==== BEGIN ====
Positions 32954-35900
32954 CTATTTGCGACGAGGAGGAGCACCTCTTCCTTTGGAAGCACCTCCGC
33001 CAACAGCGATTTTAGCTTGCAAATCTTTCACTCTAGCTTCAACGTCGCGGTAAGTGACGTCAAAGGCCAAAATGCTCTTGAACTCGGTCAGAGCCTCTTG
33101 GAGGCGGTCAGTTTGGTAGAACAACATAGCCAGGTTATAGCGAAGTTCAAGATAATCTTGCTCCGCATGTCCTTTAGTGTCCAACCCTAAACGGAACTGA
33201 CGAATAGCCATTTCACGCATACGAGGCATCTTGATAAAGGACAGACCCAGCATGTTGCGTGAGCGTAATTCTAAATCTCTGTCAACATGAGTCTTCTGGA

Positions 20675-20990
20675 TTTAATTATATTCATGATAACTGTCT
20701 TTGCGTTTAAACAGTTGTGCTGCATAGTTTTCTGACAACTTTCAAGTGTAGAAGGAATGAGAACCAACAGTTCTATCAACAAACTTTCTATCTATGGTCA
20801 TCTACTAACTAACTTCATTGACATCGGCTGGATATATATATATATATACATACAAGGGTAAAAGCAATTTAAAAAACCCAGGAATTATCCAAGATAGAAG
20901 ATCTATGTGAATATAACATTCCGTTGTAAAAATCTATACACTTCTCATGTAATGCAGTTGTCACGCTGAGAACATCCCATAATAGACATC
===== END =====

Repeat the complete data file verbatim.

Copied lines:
Positions 32954-35900
32954 CTATTTGCGACGAGGAGGAGCACCTCTTCCTTTGGAAGCACCTCCGC
33001 CAACAGCGATTTTAGCTTGCAAATCTTTCACTCTAGCTTCAACGTCGCGGTAAGTGACGTCAAAGGCCAAAATGCTCTTGAACTCGGTCAGAGCCTCTTG
33101 GAGGCGGTCAGTTTGGTAGAACAACATAGCCAGGTTATAGCGAAGTTCAAGATAATCTTGCTCCGCATGTCCTTTAGTGTCCAACCCTAAACGGAACTGA
33201 CGAATAGCCATTTCACGCATACGAGGCATCTTGATAAAGGACAGACCCAGCATGTTGCGTGAGCGTAATTCTAAATCTCTGTCAACATGAGTCTTCTGGA

Positions 20675-20990
20675 TTTAATTATATTCATGATAACTGTCT
20701 TTGCGTTTAAACAGTTGTGCTGCATAGTTTTCTGACAACTTTCAAGTGTAGAAGGAATGAGAACCAACAGTTCTATCAACAAACTTTCTATCTATGGTCA
20801 TCTACTAACTAACTTCATTGACATCGGCTGGATATATATATATATATACATACAAGGGTAAAAGCAATTTAAAAAACCCAGGAATTATCCAAGATAGAAG
20901 ATCTATGTGAATATAACATTCCGTTGTAAAAATCTATACACTTCTCATGTAATGCAGTTGTCACGCTGAGAACATCCCATAATAGACATC